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YouTube First Major Platform To Launch Live 360 Video

Facebook is expected to soon follow suit. YouTube will kick off the service at Coachella this weekend.

YouTube First Major Platform To Launch Live 360 Video

YouTube today will become the first major platform to offer live 360-degree video.

Since March, the Google-owned service has offered 360 video, which allows viewers to see what’s going on in a scene in 360 degrees. Facebook, too, has made 360 video available for some time.

Until now, though, no one of any scale has offered it live. Music fans will be among the very first to experience it when YouTube live-streams the famous Coachella festival in 360-degrees this weekend. YouTube has live-streamed the festival for years, but this will be the first time it has broadcast both weekends of the two-weekend event. Coachella teased 360 video during the first weekend, but it wasn't live.

Coachella teased 360-degree video this weekend.

For users, the video will be available on any device—be it an iPhone, an Android tablet, or the web. People with virtual reality headsets like Google Cardboard or Gear VR will also be able to take advantage of the new service.

In the early going, content creators will be able to automatically produce live 360 YouTube video using one of two consumer-level or prosumer-level cameras—either the ALLie, or VideoStitch’s Orah 4i. Each of those systems comes with technology that auto-stitches imagery from multiple lenses. Creators will eventually also be able to use other 360-degree cameras, like Ricoh’s Theta S, to automatically produce live 360 video, but for now, such devices will require an API.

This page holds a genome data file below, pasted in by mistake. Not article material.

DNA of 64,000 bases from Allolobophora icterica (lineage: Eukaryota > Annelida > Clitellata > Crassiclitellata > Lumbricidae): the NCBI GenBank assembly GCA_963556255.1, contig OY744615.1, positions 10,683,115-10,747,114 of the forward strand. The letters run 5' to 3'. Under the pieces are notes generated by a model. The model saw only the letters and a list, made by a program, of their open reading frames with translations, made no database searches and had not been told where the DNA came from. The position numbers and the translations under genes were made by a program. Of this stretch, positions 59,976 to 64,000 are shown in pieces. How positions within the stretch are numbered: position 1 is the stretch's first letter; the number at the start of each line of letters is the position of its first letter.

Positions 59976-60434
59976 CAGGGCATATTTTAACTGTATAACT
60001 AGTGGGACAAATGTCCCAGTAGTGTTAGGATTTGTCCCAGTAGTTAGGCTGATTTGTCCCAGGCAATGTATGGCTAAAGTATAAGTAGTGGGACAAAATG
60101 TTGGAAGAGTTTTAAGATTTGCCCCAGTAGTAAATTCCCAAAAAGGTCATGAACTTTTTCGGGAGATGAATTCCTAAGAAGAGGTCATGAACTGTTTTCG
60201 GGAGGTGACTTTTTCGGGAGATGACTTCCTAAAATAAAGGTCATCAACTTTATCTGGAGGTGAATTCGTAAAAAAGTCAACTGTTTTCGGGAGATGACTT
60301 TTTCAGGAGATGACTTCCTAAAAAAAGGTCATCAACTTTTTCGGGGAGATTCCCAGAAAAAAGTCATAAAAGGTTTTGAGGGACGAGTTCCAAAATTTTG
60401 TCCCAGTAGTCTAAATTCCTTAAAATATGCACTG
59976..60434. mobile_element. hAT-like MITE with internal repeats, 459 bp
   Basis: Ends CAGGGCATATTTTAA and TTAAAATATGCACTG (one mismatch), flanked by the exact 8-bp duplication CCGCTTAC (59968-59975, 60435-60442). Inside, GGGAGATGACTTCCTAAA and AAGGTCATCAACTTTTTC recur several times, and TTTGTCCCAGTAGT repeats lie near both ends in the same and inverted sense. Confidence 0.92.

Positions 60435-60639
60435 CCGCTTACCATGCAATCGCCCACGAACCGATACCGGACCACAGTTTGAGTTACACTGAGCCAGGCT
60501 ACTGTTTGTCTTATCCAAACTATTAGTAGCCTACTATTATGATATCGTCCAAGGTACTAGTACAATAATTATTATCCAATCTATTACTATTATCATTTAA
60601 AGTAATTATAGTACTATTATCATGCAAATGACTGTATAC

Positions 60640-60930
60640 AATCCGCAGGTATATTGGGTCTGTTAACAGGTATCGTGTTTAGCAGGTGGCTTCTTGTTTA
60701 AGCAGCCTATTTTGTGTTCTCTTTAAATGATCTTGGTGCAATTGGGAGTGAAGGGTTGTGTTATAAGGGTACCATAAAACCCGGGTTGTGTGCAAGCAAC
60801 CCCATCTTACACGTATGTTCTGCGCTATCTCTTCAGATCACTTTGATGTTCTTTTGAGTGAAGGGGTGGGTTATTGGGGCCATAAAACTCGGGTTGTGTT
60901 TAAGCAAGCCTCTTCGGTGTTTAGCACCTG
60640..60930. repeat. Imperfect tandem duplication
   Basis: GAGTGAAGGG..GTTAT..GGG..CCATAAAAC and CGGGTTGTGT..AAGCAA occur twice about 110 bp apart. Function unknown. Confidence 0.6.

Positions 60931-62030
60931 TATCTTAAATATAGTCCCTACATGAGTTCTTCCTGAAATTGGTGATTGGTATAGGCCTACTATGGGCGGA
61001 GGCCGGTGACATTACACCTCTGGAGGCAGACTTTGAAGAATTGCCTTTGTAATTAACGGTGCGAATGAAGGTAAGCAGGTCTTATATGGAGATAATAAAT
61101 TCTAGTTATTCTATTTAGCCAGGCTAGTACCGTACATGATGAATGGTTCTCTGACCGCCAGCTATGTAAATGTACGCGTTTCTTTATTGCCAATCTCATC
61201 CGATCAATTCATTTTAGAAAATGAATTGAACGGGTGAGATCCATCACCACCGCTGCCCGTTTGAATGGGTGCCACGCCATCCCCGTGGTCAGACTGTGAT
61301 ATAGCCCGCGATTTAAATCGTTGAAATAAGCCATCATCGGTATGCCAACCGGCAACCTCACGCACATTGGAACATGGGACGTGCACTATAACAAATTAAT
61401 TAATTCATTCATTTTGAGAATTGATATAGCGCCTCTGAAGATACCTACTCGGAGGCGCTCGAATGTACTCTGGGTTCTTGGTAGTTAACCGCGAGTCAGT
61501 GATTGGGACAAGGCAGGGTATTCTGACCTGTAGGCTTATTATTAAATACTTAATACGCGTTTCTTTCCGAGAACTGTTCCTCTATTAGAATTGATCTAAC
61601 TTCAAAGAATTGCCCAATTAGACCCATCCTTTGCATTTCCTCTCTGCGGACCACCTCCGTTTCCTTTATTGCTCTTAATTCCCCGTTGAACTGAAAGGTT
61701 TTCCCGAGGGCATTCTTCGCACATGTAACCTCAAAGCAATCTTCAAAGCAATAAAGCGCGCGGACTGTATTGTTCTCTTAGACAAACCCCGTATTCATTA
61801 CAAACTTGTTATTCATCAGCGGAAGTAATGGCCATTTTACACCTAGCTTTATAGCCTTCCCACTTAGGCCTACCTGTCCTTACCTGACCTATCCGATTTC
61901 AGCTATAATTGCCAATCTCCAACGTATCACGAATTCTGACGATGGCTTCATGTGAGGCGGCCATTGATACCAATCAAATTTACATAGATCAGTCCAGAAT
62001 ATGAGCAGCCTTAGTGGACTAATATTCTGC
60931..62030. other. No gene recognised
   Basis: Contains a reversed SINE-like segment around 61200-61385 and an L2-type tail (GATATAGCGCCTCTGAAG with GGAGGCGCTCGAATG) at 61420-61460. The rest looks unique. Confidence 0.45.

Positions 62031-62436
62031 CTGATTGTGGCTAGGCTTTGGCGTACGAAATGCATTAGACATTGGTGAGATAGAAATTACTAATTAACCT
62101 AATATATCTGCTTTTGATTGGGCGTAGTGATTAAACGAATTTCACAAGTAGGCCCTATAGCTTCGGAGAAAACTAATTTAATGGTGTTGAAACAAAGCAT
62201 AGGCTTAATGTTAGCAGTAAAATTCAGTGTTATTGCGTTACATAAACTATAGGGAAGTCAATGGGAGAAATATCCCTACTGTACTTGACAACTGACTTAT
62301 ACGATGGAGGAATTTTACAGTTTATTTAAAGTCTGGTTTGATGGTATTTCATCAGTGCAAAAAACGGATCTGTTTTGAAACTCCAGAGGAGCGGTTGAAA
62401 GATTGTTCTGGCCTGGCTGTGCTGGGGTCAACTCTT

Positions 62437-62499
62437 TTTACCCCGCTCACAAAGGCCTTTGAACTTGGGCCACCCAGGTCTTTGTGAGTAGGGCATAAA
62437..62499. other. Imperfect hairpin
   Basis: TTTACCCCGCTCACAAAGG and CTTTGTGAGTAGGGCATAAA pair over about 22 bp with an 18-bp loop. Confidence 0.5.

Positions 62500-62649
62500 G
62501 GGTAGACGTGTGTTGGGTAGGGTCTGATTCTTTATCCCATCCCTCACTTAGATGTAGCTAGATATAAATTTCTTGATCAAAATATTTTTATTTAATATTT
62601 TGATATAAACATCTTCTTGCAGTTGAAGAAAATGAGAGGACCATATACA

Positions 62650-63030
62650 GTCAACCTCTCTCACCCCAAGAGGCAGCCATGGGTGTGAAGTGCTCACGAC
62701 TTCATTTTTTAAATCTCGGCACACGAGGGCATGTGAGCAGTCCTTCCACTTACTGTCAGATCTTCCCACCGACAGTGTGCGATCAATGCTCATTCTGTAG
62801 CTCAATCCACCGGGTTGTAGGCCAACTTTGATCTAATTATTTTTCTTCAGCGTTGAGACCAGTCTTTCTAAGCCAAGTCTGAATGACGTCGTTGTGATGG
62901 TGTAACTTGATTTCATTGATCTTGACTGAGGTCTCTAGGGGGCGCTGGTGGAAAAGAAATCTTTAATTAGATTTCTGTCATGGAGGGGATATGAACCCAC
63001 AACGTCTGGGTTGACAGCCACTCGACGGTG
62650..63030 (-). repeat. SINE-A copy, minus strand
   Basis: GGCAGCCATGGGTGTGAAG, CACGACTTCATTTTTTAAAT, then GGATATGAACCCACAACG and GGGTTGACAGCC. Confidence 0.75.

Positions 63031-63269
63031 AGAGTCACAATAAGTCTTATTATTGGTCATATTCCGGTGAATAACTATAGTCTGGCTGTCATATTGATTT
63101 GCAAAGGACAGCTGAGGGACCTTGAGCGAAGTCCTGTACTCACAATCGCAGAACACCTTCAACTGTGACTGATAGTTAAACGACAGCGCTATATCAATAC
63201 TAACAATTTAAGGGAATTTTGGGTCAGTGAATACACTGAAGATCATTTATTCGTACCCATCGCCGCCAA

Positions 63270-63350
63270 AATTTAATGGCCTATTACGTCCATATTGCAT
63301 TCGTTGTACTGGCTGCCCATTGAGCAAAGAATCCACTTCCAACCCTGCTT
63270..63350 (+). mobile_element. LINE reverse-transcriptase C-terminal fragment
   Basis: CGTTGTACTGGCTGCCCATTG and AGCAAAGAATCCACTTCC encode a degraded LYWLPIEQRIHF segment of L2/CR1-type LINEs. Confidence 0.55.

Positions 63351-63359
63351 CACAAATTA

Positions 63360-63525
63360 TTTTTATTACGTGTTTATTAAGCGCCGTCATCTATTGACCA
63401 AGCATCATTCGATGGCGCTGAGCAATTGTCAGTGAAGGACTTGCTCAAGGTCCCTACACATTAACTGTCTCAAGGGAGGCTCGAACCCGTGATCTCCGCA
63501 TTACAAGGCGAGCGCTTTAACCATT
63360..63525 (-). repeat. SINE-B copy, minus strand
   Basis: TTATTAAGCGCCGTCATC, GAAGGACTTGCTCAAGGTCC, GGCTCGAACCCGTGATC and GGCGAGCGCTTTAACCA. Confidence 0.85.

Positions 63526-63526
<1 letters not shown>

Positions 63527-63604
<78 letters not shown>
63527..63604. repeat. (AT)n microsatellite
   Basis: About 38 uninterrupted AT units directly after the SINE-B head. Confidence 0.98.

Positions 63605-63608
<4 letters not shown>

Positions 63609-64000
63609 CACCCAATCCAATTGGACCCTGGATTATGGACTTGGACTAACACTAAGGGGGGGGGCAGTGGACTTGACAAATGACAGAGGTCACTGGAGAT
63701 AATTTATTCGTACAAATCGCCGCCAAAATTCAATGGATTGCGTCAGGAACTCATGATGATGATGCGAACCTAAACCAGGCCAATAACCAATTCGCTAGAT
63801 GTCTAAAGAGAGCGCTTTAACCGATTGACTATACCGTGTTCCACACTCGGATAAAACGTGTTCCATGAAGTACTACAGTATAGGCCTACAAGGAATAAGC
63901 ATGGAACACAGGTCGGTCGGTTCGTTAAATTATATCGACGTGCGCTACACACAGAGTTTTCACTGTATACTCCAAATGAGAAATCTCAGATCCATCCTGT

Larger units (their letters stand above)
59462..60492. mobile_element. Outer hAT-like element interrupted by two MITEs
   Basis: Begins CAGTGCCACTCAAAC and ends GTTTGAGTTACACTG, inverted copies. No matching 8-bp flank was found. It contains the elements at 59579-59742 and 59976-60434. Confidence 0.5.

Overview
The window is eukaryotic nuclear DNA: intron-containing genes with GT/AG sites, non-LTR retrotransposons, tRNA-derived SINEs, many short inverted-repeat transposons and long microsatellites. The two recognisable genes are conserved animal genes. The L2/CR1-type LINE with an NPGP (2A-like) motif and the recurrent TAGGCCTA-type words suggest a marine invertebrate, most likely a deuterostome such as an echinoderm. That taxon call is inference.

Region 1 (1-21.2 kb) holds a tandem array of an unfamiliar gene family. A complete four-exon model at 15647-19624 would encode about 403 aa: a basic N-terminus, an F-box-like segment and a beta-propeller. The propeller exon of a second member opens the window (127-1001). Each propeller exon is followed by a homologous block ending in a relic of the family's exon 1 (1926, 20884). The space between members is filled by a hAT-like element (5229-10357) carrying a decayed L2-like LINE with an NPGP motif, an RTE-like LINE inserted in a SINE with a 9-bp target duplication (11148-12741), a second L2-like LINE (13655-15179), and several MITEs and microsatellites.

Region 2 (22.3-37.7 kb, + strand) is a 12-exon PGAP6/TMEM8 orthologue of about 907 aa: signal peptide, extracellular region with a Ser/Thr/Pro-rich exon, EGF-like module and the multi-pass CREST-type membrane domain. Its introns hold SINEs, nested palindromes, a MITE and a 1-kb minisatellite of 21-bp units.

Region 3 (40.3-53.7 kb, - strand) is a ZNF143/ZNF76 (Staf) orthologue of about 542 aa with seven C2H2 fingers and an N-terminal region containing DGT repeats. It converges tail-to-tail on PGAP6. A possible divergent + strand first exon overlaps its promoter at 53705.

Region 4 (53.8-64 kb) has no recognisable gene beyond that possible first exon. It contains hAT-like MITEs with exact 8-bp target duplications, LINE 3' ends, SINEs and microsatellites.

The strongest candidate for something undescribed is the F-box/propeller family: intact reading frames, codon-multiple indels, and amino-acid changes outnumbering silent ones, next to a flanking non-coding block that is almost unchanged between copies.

Facebook did not comment on its plans for live 360 video. Some, like tech commentator Robert Scoble, think widely available live 360 video will be a reality within months. At its recent F8 developers conference, the company unveiled a reference design for its own high-end 360 degree camera.

YouTube chief product officer Neal Mohan told Fast Company that its on-demand 360 video will also feature spatial audio that will allow users to hear what’s happening in the direction it was filmed. That’s a key factor in making realistic VR video, as well as a critical element in VR storytelling.

In the early going, spatial audio for live YouTube 360 video will only be available on Android devices, but the company expects to soon add iOS support, Mohan said.

As for live 360 video, Mohan added that the quality will be high, with support for 1440p at 60 frames per second.

"You can imagine making it feel like you’re in that front-row seat for that Beyoncé concert," Mohan said. Or, this weekend, for Coachella.

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